The Briefly for October 18, 2019 – The “What Makes A Beehive A Hipster Beehive?” Weekend Edition

The Rikers replacement plan gets a City Council vote, the weekend’s subway disruptions, ridership on the M14 is up, thrilling breakfast sandwiches, and more in today’s daily NYC news digest.

Looking to go anywhere on the trains this weekend? Better check the planned subway disruptions before you head out. (Subway Weekender)

The City Council voted to close Rikers Island and the plan to replace it with neighborhood jails in Manhattan, Brooklyn, Queens, and the Bronx is moving forward. (NY Times)

A look back at the Hall of Gems heist at the Museum of Natural History in 1964. (NY Times)

Deep inside the Woolworth Building is a swimming pool that was recently restored in all its stunning glory. (Untapped Cities)

Everyone in the city has enough to worry about before we start with “hipster” beehives. (Gothamist)

The MTA has turned Jay Street-MetroTech into an accessibility “laboratory” with a mix of infrastructure and apps in an attempt to make the station accessible to riders of all abilities. (Curbed)

The Department of Buildings released a new interactive map that tracks after-hours construction permits throughout the city. While it won’t stop the incessant noise, it will help to identify where it’s coming from. (6sqft)

Time Out’s list of the 100 best restaurants in the city has been updated. (Time Out)

The newly-expanded Museum of Modern Art is open, here’s what you need to know. (NY Times)

Brownsville resident Kyle Williams was arrested and charged with murder for the Old Timers Day Festival shooting at the end of July. (Brooklyn Daily Eagle)

If you absolutely must dance like an incel on the steps seen in the Joker movie, they’re on W 167th St between Shakespeare and Anderson Aves. (Time Out)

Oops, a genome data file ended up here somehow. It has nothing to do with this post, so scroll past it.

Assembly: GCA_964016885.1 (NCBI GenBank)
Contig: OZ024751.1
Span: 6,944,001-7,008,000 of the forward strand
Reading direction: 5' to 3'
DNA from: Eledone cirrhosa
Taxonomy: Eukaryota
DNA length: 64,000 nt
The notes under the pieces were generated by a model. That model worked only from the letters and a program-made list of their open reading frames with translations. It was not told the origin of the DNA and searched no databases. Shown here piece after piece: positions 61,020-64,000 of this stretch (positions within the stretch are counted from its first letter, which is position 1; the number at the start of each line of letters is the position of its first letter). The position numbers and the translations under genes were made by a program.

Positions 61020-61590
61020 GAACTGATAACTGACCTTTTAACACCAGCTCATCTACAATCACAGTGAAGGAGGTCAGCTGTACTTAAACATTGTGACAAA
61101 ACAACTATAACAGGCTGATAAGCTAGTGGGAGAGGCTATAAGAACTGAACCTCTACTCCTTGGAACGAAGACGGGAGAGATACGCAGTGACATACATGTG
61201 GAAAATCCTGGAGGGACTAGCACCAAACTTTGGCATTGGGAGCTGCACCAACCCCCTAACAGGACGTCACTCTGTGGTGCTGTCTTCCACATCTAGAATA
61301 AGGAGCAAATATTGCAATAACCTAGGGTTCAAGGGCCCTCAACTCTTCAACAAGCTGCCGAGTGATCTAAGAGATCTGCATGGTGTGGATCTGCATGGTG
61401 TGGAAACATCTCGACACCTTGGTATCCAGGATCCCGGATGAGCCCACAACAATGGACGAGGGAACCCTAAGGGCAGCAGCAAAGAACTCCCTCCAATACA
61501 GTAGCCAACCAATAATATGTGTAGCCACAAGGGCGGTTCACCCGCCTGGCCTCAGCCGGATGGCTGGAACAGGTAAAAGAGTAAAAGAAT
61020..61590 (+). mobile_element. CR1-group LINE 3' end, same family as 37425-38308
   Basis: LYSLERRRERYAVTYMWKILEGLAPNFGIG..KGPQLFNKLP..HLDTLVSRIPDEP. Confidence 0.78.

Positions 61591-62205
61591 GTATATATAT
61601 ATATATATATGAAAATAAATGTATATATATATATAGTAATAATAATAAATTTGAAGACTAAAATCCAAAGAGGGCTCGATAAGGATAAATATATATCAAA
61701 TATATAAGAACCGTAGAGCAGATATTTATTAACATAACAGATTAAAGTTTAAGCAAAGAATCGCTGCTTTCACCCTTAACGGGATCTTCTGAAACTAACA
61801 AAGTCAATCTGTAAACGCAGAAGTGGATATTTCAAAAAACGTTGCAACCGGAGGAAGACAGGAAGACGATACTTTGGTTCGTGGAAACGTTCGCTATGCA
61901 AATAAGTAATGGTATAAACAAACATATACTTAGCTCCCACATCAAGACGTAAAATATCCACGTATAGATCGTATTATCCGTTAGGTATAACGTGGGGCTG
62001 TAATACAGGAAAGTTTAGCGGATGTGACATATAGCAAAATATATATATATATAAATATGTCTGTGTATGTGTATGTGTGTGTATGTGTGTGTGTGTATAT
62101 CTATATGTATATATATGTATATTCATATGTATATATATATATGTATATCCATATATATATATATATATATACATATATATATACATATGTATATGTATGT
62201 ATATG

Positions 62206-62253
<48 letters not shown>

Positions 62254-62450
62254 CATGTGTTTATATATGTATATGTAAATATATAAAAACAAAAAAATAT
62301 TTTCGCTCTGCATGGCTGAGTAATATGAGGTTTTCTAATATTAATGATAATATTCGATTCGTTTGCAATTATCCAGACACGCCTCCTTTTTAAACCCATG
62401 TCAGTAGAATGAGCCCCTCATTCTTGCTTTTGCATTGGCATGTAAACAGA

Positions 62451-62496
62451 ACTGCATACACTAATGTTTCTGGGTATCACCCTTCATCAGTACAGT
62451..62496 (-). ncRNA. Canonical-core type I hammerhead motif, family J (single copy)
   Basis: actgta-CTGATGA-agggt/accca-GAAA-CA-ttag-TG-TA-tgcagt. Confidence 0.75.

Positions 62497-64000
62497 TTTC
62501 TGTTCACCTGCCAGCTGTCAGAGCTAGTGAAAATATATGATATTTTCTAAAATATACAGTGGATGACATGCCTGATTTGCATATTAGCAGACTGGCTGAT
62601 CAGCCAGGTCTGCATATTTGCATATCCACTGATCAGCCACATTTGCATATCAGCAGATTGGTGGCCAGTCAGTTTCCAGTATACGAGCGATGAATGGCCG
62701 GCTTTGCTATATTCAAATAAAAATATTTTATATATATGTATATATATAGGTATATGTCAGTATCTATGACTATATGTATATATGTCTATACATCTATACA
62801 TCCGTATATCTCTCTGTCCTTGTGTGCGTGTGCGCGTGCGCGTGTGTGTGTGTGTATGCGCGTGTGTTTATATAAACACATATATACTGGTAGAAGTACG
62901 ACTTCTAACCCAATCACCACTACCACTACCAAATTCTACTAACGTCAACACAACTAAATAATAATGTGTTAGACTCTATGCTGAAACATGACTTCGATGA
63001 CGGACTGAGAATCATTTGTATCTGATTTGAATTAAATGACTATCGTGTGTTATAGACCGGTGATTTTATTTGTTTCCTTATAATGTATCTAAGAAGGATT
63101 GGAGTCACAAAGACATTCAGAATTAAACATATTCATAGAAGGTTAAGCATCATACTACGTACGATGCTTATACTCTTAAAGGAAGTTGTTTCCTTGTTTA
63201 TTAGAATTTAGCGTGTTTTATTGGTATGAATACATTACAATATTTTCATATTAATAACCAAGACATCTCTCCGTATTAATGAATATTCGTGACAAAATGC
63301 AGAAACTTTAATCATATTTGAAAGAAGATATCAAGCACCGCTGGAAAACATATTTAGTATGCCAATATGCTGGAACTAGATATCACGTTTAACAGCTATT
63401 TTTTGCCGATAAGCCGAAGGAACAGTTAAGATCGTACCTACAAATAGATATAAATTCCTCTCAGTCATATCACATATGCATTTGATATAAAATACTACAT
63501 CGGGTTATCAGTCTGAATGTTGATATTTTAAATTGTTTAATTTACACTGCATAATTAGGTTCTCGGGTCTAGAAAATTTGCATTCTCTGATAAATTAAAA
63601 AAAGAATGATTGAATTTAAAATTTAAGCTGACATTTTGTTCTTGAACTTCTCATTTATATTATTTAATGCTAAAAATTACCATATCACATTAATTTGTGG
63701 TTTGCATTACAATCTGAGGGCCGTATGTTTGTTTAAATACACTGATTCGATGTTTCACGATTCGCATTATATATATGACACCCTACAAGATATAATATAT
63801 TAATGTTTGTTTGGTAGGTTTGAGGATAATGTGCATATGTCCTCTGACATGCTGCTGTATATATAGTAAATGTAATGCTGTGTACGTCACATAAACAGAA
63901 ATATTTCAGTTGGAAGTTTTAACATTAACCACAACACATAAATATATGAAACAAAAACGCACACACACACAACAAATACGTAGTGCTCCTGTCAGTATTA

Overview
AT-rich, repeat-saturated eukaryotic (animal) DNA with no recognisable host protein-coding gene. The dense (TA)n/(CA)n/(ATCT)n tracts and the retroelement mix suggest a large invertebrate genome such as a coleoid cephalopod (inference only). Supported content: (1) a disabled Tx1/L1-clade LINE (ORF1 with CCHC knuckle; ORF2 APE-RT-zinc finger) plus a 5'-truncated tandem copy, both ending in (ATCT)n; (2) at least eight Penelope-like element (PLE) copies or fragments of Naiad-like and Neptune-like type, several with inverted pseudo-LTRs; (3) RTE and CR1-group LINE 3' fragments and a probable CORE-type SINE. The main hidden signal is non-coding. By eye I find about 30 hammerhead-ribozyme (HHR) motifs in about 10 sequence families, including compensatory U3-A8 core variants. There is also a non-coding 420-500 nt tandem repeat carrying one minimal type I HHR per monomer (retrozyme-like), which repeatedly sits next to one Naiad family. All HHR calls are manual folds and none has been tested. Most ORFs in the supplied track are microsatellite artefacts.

The governors of New York, New Jersey, Connecticut, and Pennsylvania are working together to create standards for vaping safety regulations. (Politico)

The WNBA’s New York York Liberty will return to the city to play games at the Barclays Center after being outcast to Westchester in 2018. If only the Dolan family would sell the Knicks next. (Gothamist)

WNYC is going to end the show New Sounds, hosted by John Schaefer since its debut in 1982 as part of its shift away from music programming. (Gothamist)

A Mrs. Doubtfire musical is coming to Broadway. (Time Out)

The Brooklyn Marathon is Saturday, so get ready for street closures. (Brooklyn Daily Eagle)

Turns out if you make the buses reliable, people want to ride them. Ridership along the M14 bus on 14th St is up since 14th St was cleared of cars. (The Villager)

An NYPD officer fatally shot a man during a traffic stop in the Bronx on Thursday, the second deadly shooting by the NYPD this week and the third time in three days that an officer fired at a suspect. (NY Times)

50-a is a controversial law that shields police personnel records from the public and the state is debating repealing the law. The Police Benevolent Association wants to look like it supports reform but is completely against the idea. (Gothamist)

Brooklyn’s 86th St has another name: the Pizza Trail. (Brooklyn Daily Eagle)

The city’s 12 most thrilling new breakfast sandwiches. (Grub Street)

The Briefly for September 6, 2019 – The “NYC Rodent Murder Sludge Bucket” Edition

A drag queen runs for City Council, ConEd gets yelled at, city beaches are prematurely closed, don’t trust the free subway wifi, and more in today’s daily NYC news update

This weekend’s subway service changes and disruptions are few in number, but the trains that are hit, are hit hard. Expect problems getting around on the 2, 6, J, N, R and SIR. (Subway Weekender)

Someone set up a makeshift stage for the mayor to drop out of the presidential race outside of the Park Slope YMCA. It’s not a bad strategy to get the mayor’s attention, he spends more time at the YMCA than he does at City Hall. (Brooklyn Paper)

Meet Deborah Lauter, the head of the city’s new Office for the Prevention of Hate Crimes. (NY Times)

Is the city ready for its first drag queen on city council? Marti Gould Allen-Cummings thinks so and plans to run in Manhattan District 7. (amNY)